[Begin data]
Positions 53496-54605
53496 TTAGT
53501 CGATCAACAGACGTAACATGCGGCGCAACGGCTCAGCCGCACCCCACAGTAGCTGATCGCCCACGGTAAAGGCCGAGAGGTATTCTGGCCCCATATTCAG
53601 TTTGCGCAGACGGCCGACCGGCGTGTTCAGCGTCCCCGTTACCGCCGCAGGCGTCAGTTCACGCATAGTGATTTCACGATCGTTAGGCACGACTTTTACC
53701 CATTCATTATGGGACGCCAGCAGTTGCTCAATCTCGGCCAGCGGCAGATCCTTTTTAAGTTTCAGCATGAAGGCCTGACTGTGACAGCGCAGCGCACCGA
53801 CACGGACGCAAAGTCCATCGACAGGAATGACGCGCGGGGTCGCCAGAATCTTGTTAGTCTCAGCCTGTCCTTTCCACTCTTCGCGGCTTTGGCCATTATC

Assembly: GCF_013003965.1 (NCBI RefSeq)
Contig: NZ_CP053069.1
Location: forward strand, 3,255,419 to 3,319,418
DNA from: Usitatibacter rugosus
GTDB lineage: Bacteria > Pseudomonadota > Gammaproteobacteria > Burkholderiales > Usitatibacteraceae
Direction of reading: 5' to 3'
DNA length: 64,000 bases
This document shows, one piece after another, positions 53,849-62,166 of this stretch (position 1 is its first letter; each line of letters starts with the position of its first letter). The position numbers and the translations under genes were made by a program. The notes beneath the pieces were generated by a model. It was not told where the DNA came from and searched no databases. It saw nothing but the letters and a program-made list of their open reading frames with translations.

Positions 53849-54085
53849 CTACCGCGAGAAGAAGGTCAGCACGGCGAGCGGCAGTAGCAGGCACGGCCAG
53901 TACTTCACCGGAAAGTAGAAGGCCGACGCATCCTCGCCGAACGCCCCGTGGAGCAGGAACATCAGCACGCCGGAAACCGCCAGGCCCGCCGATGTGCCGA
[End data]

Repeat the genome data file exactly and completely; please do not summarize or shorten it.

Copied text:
Positions 53496-54605
53496 TTAGT
53501 CGATCAACAGACGTAACATGCGGCGCAACGGCTCAGCCGCACCCCACAGTAGCTGATCGCCCACGGTAAAGGCCGAGAGGTATTCTGGCCCCATATTCAG
53601 TTTGCGCAGACGGCCGACCGGCGTGTTCAGCGTCCCCGTTACCGCCGCAGGCGTCAGTTCACGCATAGTGATTTCACGATCGTTAGGCACGACTTTTACC
53701 CATTCATTATGGGACGCCAGCAGTTGCTCAATCTCGGCCAGCGGCAGATCCTTTTTAAGTTTCAGCATGAAGGCCTGACTGTGACAGCGCAGCGCACCGA
53801 CACGGACGCAAAGTCCATCGACAGGAATGACGCGCGGGGTCGCCAGAATCTTGTTAGTCTCAGCCTGTCCTTTCCACTCTTCGCGGCTTTGGCCATTATC

Assembly: GCF_013003965.1 (NCBI RefSeq)
Contig: NZ_CP053069.1
Location: forward strand, 3,255,419 to 3,319,418
DNA from: Usitatibacter rugosus
GTDB lineage: Bacteria > Pseudomonadota > Gammaproteobacteria > Burkholderiales > Usitatibacteraceae
Direction of reading: 5' to 3'
DNA length: 64,000 bases
This document shows, one piece after another, positions 53,849-62,166 of this stretch (position 1 is its first letter; each line of letters starts with the position of its first letter). The position numbers and the translations under genes were made by a program. The notes beneath the pieces were generated by a model. It was not told where the DNA came from and searched no databases. It saw nothing but the letters and a program-made list of their open reading frames with translations.

Positions 53849-54085
53849 CTACCGCGAGAAGAAGGTCAGCACGGCGAGCGGCAGTAGCAGGCACGGCCAG
53901 TACTTCACCGGAAAGTAGAAGGCCGACGCATCCTCGCCGAACGCCCCGTGGAGCAGGAACATCAGCACGCCGGAAACCGCCAGGCCCGCCGATGTGCCGA